October in the Pacific Northwest is a moody season. The rains have come, and the fugue state of grayness that leads to indoors brooding requires acts of increasing will to resist. Sunday I felt myself on the cusp of succumbing to what the Buddhists aptly call The Third Hindrance of Sloth and Torpor. Seattle’s caffeine economy is built on what may seem like indulgence: yet consumption of caffeine is actually the first step in Spiritual Effort. I dutifully poured three cups of tea and purified my mind.
Once prodded out the door and feeling clouds on my face I came back to life. The innumerable grays of our skies offer a perfect foil for color, and walking through the blur of crimsons, burnt gold and lichens filled me with calm elation. Still facing East after seeing SAM’s Hokusai, I prolonged the spell of the exhibit with a visit to the Japanese Garden. As I walked through the Japanese garden each tree and stone seemed redrawn in ink in isometric perspective, and I half expected my viewfinder to appear with parallelograms drawn across the glass.
When we are barraged daily with thousands of images seen online it is easy to forget the power of an image seen literally on screen, as in a painting on a folding screen of silk, from hundreds of years ago, holding history present with the physicality of thread. My favorite images from the Hokusai prints showed the ghost seepage of aged rice paste and seams where sheets of paper or silk overlapped. Seen close I noticed embossments of cloud forms I had never caught in reproductions, and this evidence of the physical making impressed memory on me as a bodily thing, amplifying the exhibit’s power.
I often work on what seem like opposite directions at once. It is a counter-intuitive habit that impales me with uncertainty, yet it pushes me beyond preconceptions. To prepare for a month-long trip to Britain I am studying the history of British landscape painting under the guidance of author and artist Christopher Neve. I just received his book, Unquiet Landscape and cannot wait to read chapters with titles like “Melancholy and the Limestone Landscape” or “Seeing Becomes Feeling.” Meanwhile I am at work on an abstract print series based on calligraphy and kimonos, for which I am reading Sei Shōnagon’s Pillow Book. This journal of a woman courtier and poet of Japan between 970-1020 is perhaps the first example of “collage writing” in historical record. She established the unapologetic non sequiter as a viable form of literary composition, and I am enthralled. Her “list” prose poems are legendary, and I find myself wanting to chase after her flower-strewn carriage with my own pages as she dashes through rain to hear the cuckoos sing.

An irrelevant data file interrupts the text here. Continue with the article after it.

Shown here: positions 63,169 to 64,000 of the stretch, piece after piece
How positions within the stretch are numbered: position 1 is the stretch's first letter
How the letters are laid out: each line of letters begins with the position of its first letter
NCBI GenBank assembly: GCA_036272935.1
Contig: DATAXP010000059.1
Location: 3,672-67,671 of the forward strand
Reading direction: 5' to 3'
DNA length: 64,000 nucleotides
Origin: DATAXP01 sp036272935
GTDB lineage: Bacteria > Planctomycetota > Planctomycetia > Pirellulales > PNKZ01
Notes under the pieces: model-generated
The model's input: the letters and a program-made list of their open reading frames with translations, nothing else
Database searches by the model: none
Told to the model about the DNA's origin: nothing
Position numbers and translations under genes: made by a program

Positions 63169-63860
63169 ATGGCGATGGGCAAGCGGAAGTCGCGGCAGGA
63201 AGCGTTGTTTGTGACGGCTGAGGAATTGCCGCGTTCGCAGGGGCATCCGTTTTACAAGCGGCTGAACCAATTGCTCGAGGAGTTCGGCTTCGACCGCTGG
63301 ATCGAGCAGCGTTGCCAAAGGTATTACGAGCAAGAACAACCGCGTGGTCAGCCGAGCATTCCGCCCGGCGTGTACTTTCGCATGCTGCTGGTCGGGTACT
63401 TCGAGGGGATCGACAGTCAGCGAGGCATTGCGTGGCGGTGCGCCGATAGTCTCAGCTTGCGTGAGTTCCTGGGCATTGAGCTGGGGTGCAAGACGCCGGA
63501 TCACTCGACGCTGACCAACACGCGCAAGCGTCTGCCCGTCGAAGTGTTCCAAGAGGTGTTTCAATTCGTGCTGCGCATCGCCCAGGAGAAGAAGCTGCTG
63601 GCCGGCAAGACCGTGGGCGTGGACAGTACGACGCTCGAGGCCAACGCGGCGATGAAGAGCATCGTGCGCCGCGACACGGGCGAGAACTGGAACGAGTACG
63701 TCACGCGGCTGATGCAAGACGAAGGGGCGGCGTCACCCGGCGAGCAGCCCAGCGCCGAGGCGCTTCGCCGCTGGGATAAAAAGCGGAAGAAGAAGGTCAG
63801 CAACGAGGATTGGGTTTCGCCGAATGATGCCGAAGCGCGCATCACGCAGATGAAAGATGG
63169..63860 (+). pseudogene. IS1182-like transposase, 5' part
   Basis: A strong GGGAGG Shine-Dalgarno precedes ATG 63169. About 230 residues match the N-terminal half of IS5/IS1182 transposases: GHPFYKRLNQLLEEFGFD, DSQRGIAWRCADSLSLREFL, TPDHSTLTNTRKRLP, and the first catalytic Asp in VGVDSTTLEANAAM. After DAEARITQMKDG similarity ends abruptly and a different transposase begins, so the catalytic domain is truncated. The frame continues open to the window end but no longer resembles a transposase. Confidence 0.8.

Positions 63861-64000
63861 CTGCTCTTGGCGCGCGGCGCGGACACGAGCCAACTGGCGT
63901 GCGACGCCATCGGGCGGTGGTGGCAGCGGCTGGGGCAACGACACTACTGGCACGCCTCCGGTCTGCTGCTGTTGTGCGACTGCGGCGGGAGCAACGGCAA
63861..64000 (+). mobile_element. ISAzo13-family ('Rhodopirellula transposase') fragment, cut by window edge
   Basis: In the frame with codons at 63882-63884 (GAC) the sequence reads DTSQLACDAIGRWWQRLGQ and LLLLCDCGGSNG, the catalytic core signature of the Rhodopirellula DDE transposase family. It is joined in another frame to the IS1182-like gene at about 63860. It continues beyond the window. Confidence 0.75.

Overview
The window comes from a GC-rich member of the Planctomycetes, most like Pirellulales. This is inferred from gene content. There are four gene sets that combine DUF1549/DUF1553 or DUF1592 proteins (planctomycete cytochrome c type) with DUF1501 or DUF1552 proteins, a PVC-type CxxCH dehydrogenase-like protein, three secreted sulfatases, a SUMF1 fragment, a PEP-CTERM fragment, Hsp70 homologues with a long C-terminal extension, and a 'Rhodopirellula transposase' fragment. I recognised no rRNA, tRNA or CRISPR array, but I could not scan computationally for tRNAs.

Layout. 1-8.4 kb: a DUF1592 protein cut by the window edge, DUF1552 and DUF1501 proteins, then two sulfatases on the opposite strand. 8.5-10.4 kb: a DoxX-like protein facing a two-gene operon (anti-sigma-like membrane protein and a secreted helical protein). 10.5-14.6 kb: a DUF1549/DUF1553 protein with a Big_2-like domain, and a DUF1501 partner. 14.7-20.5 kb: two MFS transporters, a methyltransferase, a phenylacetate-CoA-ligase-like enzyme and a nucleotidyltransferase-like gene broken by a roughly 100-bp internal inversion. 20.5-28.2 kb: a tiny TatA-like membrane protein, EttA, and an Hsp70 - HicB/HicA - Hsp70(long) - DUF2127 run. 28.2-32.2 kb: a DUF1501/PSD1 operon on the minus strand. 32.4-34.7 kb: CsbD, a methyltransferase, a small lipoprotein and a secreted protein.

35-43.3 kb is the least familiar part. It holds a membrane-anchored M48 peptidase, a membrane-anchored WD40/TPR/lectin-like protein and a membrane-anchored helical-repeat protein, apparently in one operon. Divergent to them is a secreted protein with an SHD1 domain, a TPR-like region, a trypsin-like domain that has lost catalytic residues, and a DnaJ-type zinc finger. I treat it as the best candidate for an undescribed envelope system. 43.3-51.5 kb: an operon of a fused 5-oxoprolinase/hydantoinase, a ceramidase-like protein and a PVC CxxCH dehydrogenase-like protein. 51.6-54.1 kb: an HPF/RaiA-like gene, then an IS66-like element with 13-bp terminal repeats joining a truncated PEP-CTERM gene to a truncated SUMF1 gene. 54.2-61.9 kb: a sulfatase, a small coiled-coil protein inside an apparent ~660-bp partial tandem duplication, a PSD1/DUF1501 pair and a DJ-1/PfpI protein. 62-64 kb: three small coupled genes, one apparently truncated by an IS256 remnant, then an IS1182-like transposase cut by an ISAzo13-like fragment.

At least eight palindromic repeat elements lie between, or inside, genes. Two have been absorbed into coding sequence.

44.Things That Cannot Be Compared
Summer and winter. Night and day. Rain and sunshine. Youth and age. A person’s laughter and his anger. Black and white. Love and hatred. The little indigo plant and the great philodendron. Rain and mist.
When one has stopped loving somebody, one feels that he has become someone else, even though he is still the same person.
In a garden full of evergreens the crows are all asleep. Then, towards the middle of the night, the crows in one of the trees suddenly wake up in a great flurry and start flapping about. Their unrest spreads to the other trees, and soon all the birds have been startled from their sleep and are cawing in alarm. How different from the same crows in daytime!